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  • Otis Books is pleased to publish Tim Erickson’s debut collection of poetry, Egopolis, a textual journey through destruction, resistance, city, and the Ego, from ancient times to the present day. Erickson’s work has appeared in the Chicago Review, Western Humanities Review, and the Salt Anthology of New Writing. He lives in Salt Lake City.

  • Otis Graduate Writing students will read from their works-in-progress.

  • David Treuer is an Ojibwe Indian from Leech Lake Reservation in northern Minnesota and currently teaches at USC. He is the author of the novels Little, The Hiawatha, The Translation of Dr. Apelles, named a Best Book of the Year by the Washington Post, as well as a critical work, Native American Fiction: A User's Manual. In 2012, he published another nonfiction work, Rez Life.

  • Angela Flournoy’s first novel The Turner House was a Barnes & Noble Discover Great New Writers selection. Her fiction has appeared in The Paris Review, and she has written for The New Republic, The Los Angeles Review of Books and elsewhere. Flournoy has taught at the University of Iowa and Trinity Washington University. She lives in Los Angeles.

  • Susan Choi’s first novel, The Foreign Student, won the Asian-American Literary Award for fiction, and her second novel, American Woman, was a finalist for the 2004 Pulitzer Prize. Her most recent novel, A Person of Interest, was a finalist for the 2009 PEN/Faulkner Award. With David Remnick she co-edited the anthology Wonderful Town: New York Stories from The New Yorker. A recipient of fellowships from the NEA and the Guggenheim Foundation, and in 2010, the inaugural winner of the PEN/W.G. Sebald Award, Choi lives in Brooklyn.

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Continuing Education Course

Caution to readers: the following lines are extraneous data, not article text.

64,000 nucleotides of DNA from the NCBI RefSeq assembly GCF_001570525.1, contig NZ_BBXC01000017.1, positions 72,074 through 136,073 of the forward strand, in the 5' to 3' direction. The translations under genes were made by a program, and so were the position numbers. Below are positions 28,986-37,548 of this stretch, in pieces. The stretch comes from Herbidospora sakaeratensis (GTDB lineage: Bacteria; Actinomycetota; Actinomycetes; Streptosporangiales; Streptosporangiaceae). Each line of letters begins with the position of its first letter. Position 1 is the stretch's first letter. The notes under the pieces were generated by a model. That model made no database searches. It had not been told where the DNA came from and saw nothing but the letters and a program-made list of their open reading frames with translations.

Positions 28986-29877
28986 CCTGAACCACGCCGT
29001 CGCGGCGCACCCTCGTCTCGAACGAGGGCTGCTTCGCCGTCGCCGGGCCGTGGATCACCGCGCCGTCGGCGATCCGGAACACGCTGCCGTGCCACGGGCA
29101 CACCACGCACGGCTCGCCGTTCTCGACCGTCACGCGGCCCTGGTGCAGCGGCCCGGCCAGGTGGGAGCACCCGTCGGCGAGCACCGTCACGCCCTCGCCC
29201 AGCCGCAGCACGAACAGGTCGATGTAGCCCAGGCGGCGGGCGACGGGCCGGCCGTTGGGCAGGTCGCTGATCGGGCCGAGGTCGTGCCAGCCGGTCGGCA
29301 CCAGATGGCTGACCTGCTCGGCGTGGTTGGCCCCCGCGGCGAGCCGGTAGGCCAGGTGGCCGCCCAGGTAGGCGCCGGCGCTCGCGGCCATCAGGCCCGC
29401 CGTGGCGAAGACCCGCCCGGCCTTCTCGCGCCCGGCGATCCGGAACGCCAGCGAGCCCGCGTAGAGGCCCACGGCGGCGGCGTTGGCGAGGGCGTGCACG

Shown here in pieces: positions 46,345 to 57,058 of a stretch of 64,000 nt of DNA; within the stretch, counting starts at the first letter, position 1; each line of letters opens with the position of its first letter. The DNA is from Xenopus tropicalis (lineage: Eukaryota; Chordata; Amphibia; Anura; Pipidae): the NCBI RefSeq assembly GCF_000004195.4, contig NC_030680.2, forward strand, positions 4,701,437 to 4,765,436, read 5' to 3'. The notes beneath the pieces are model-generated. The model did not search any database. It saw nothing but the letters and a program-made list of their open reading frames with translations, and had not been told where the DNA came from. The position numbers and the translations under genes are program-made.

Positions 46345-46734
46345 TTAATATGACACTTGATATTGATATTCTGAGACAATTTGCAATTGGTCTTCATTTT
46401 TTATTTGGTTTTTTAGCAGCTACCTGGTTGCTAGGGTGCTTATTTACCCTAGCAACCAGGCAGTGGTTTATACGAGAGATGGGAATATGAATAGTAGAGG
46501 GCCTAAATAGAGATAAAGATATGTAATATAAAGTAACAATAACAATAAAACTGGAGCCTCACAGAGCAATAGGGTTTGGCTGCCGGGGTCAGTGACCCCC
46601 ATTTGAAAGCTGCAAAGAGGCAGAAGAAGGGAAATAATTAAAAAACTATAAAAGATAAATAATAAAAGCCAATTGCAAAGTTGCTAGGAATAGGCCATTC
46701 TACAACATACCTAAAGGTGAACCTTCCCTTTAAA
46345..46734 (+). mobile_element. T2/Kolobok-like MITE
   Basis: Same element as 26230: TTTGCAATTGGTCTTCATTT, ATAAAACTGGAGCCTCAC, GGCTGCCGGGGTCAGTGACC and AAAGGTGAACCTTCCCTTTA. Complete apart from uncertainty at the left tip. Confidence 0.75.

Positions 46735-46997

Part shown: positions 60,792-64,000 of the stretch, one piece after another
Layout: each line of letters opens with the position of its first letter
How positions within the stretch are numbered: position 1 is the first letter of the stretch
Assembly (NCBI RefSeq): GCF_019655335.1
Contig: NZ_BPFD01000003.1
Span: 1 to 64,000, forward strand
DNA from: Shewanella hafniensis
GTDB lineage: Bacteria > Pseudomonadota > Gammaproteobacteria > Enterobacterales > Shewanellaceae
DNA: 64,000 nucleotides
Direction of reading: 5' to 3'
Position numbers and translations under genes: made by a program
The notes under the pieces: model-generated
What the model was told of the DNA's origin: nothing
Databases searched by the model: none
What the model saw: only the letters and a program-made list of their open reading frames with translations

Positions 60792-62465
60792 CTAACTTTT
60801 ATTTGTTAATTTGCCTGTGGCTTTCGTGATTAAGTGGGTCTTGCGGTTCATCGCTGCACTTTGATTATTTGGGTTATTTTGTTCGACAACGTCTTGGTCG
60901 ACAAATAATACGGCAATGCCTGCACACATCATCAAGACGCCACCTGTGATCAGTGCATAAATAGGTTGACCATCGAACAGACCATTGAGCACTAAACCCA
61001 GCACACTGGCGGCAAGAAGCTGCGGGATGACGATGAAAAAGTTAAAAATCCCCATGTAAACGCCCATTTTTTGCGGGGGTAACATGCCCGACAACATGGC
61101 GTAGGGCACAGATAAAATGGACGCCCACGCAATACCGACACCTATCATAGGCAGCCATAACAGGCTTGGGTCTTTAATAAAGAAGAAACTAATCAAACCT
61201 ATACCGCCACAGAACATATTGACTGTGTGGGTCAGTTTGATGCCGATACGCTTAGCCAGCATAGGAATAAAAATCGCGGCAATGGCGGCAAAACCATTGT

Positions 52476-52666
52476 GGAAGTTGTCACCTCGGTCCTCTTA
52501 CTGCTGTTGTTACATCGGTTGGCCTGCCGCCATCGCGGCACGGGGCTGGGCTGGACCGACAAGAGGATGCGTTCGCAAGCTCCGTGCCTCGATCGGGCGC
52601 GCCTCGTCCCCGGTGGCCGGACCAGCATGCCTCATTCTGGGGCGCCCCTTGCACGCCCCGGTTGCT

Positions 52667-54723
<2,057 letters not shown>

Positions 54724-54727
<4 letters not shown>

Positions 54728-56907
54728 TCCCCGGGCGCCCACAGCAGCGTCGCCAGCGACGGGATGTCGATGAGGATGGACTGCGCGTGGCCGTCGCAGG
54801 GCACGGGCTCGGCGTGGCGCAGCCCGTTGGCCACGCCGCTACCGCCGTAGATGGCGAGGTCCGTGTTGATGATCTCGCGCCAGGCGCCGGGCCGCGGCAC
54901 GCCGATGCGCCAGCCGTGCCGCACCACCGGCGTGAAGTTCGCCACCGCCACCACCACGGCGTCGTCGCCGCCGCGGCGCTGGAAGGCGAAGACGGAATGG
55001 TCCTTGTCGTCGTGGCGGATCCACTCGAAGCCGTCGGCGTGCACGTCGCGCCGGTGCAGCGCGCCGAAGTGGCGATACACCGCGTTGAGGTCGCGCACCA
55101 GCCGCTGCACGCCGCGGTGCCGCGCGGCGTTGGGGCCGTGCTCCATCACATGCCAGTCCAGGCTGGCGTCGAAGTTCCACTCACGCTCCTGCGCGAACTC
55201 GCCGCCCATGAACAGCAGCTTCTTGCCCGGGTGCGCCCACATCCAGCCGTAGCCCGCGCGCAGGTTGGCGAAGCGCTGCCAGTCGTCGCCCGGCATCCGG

SEM: 42


Painting and Visual Storytelling: Ages 13-15


Learn to paint with acrylics while exploring Narrative Painting, an approach to art that tells a visual story. Visual narrative is usually told in a series of images, but many artists such as Frida Kahlo, Gary Baseman, and Kara Walker have mastered the ability to tell a story through a single complex work of art or 2-dimensional installation. Using these leading artists and others as reference, choose a favorite story, comic, or original poem for inspiration to create your own paintings. Learn painting techniques such as glazing, impasto, and heavy texture, as well as the elements and principles of art including composition, color, and form. Class discussion will focus on examples in art history that demonstrate narrative art including biography, mystery, and adventure.

First class materials: $40 lab fee payable to instructor for supplies and an inexpensive 26” x 20” portfolio for storing paintings.

IMPORTANT:
• All students attending courses on the Goldsmith Campus must check in with Continuing Education staff in the lobby of the Ahmanson Building.
• All Young Artist Workshop (YAW) students are required to submit a completed Pre-College Programs Emergency Contact Information Form and Policies and Procedures Acknowledgement of Receipt (last page) prior to admittance into the classroom. Students will not be permitted to attend without this.


There are no sections for this course for this semester.
Course Details
Meetings: 8
Credit Hours: NC
Lab:
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